Christian has shown improvements in his listening capabilities. During morning listening checks he usually has no problems taking his cochlear implant magnet on and off. For his listening check, Christian listens at a six-foot distance from Ms. Wilson in a quiet room. He generally only requires a repetition of the /s/ sound when he is listening with only his hearing aid. Occasional prompts and re-directions to the listening tasks are given and Christian appears to benefit from any pre-teaching that is given regarding vocabulary or academic skills related to his developmental level and classroom theme. For example, the first morning of the post office theme, Christian and Ms. Wilson talked about the mail truck, what its purpose was, who drove it, and a few other concepts. When he returned to the classroom, he was comfortable in playing in the truck with peers and was overheard telling a friend, “I’m the mailman! I put my mail in the truck!” Christian does well listening to identify words that minimal pairs similarities (e.g., can/cat), and then pointing to the word he has heard. He is generally able to follow one-step directions, and is showing emerging skills at following two-step multi-element directions that include more complex vocabulary and concept use. During a Mouth time activity, Christian was able to follow the direction, “find the /k/ sound and put it in envelope ‘C’.“ Christian demonstrates an age-appropriate ability to attend in group settings. He sometimes needs redirections after seeing a peer do something they are not supposed to or if he begins to fidget and turn away from the group. He does participate in group turn-taking with occasional reminders to wait for his turn.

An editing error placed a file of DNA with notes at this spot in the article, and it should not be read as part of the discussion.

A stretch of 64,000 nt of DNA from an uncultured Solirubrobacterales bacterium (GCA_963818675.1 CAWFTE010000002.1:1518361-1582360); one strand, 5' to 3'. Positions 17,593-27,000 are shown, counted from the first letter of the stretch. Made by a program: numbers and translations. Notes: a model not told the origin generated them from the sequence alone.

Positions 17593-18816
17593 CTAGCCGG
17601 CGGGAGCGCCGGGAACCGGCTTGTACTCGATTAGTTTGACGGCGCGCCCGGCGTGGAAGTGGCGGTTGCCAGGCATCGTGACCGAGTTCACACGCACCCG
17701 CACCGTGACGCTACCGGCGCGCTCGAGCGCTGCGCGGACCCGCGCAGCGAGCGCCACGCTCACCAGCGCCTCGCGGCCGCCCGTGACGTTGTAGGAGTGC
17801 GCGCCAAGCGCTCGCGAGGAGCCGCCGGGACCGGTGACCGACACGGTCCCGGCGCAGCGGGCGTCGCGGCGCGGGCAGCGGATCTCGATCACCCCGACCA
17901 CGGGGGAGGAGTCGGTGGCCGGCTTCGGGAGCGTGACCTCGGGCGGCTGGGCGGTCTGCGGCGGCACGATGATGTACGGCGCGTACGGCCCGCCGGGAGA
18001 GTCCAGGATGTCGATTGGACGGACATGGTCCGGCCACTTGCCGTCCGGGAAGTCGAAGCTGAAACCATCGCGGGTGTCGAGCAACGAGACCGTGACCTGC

Christian’s spoken language skills continue to develop appropriately. Christian speaks in phrases and sentences and is able to engage in multi-turn conversations with teachers and peers with variable support. When asked about his upcoming birthday one morning, Christian answered his teacher saying, “My birthday is at the fire station.” When his teacher asked, “Who is coming to your party?” he replied, “My friends and Mommy, Daddy, and Lilliana Grace.” He and his teacher continued the conversation with some support by his teacher to go into what he thinks he will see, eat, and do at the fire station during his party. Christian’s use of grammar is age-appropriate, but errors are noted with correct models/examples given by his teachers. Christian uses the following grammatical elements in his everyday speech: personal pronouns (e.g., “I’m playing basketball”), possessive pronouns (e.g., “I’m done. You’re turn”), contractible copulas (e.g., “Where’s the farmer going?”), present progressive verbs (e.g., “I’m make a bridge and someone can go over it”), past tense verbs (e.g., “I’m finished Ms. Wilson“), prepositional phrases (“There’s shark in the water”), negatives (e.g., “Don’t play it in a major key”), possessives (e.g., “I’m on the bear’s bed”), and plural /s/ (e.g., “You’re standing on your shoes”). Occasional prompts for using irregular past tense verbs (drive/drove), including an article (a/an/the), and models for general grammatical sentence structure are given. Christian makes comments (e.g., “I had a fire truck at [peers’] birthday party“), protests (e.g., “No, you can’t“), requests (e.g., “I want French Fries“), and asks and answers questions (e.g., “What are those in that basket?”). One morning when he was talking about calling his mother on the phone, Christian appropriately asked, “Why did you call my mom?” In terms of Christian’s articulation of speech sounds, some substitutions of the /f/ sound (“bire” for fire), as well as /b/ for /v/ (“bibrate” for vibrate) impact his level of intelligibility.